Jade Buddha Temple Shanghai
Jade Buddha Temple Shanghai is ituated in the northwest of Shanghai City, Putuo district, near the intersection of Anyuan Lu and Jiangning Lu. It is chinese name is Yu fo Si
Jade Buddha Temple Shanghai is one of Shanghai’s few Buddhist temples with a history of more than 100 years. Though an active Buddhist monastery today (devoted to the Chan or Zen sect, which originated in China), it attracting large numbers of visitors, both local and overseas Chinese tourists.
Jade Buddha Temple was built between 1911 and
1918, housing 70 resident monks. Its exterior is easily identifiable
by its bright saffron walls. Inside, the centerpiece is a two-meter-high
white jade sitting Buddha encrusted with jewels. It is said the
statue weighs 1,000kg. The sitting Buddha was installed in the temple
when it was brought by monks from Burma to Zhejiang Province in
1882. A smaller reclining Buddha lies on a redwood bed.
As one of most precious relics in the Temple, the seated jade statue, 1.9 meters high and carved out of a single piece of jade stone has the image of a solemn Buddha and is reputed as a gem of Buddhist art works. Housed in the middle of the Pavilion of Jade Buddha, the seated statue of Buddha is decorated with dazzling Buddhist lights and gold girdles. Enshrined in the main room of the Hall of Reclining Buddha, the reclining statue of white jade, 0.96 meter long and lying on his side on a mahogany couch, is the image of Sakyamuni in nirvana with a serene and self-possessed expression. Here the air is heavy with smoke of burning incense all the year round and the sound of scripture-chanting never comes to an end
What the busloads come for are the temple's two gorgeous white jade Buddhas, each carved from an individual slab of Burmese jade and brought to Shanghai in 1881 by the monk Huigeng, who was on his way back from Burma to his hometown on nearby Putuo Shan (Putuo Island). A temple was built in 1882 to house the statues, but was destroyed in a fire and rebuilt at the present site in 1918 with swirling eaves characteristic of the Song Dynasty architectural style. Northeast of the main Daxiong Bao Dian (Treasure Hall of the Great Hero), which contains golden images of the Buddhas of the past, present, and future, the Cangjing Lou houses the first of the two treasures: a lustrous, beatific, seated Buddha weighing 205 kilograms (455 lb.), measuring 1.9m (6 ft. 5 in.), and adorned with jewels and stones. The other Buddha is found northwest of the main hall in the Wofo Si, where a less impressive but still beautiful 1m-long (3 ft. 4 in.) sleeping Buddha reclines, his peaceful expression signaling his impending entry into nirvana. Opposite it is a much larger, coarser replica donated by the Singapore Buddhist Friendship Association in 1988.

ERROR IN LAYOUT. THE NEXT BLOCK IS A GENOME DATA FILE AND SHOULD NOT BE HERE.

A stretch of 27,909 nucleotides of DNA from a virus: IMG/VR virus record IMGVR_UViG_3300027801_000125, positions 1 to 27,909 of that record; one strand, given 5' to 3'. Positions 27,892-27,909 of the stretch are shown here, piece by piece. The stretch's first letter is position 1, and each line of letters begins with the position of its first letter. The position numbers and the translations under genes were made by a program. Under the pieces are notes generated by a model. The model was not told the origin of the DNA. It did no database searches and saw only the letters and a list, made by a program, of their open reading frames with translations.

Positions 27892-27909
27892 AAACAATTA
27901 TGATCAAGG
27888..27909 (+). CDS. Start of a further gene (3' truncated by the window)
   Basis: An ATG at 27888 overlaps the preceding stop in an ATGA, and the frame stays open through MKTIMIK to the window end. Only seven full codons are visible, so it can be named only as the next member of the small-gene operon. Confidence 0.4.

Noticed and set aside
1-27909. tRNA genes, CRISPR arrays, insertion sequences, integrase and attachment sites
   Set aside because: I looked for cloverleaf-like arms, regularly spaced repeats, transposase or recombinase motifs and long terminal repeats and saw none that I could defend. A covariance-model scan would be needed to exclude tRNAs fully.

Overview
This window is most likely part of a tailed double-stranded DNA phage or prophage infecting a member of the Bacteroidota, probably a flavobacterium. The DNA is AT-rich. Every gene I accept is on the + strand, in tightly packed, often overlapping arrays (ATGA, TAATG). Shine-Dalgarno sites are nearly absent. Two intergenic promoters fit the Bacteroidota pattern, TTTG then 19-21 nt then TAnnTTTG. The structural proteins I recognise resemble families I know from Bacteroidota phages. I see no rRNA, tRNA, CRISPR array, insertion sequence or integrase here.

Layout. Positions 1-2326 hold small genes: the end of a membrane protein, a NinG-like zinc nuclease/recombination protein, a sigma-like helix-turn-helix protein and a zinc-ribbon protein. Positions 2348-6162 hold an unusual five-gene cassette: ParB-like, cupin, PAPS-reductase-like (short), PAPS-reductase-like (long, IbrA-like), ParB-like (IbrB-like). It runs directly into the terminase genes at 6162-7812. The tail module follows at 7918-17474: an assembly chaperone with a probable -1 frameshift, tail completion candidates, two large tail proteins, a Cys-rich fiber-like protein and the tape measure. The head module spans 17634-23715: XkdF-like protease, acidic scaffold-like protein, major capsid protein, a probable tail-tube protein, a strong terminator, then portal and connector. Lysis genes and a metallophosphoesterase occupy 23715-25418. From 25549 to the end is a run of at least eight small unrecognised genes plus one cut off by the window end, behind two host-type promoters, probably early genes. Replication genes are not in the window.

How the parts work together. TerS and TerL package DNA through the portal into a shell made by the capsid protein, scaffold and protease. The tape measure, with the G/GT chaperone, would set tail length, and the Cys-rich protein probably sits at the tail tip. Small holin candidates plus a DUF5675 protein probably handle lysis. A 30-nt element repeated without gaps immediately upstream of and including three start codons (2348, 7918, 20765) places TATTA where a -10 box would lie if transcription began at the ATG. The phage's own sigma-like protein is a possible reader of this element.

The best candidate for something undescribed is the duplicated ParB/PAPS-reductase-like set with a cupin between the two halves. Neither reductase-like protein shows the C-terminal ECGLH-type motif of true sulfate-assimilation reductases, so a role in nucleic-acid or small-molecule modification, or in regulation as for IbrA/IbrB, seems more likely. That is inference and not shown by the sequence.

In the temple, photography is forbidden. The temple closes for lunch between noon and 1 pm, and is open daily except on special occasions, such as the Lunar New Year.
Addresss: Anyuan Lu 170, west of Jiangning Lu, 6 long blocks north of Beijing Xi Lu, Putuo District,
Admission Fee: RMB 20
Opening Hours: 08:00 to 16:30
Recommending Time for a Visit: 1.5 hours
No.13, 19, 24, 36, 54, 63, 68, 76, 105, 106, 112, 113, 138, 206, 223, 506, 516, 550, 563, 738, 768, 830, 837, 866, 922 buses will take you there.
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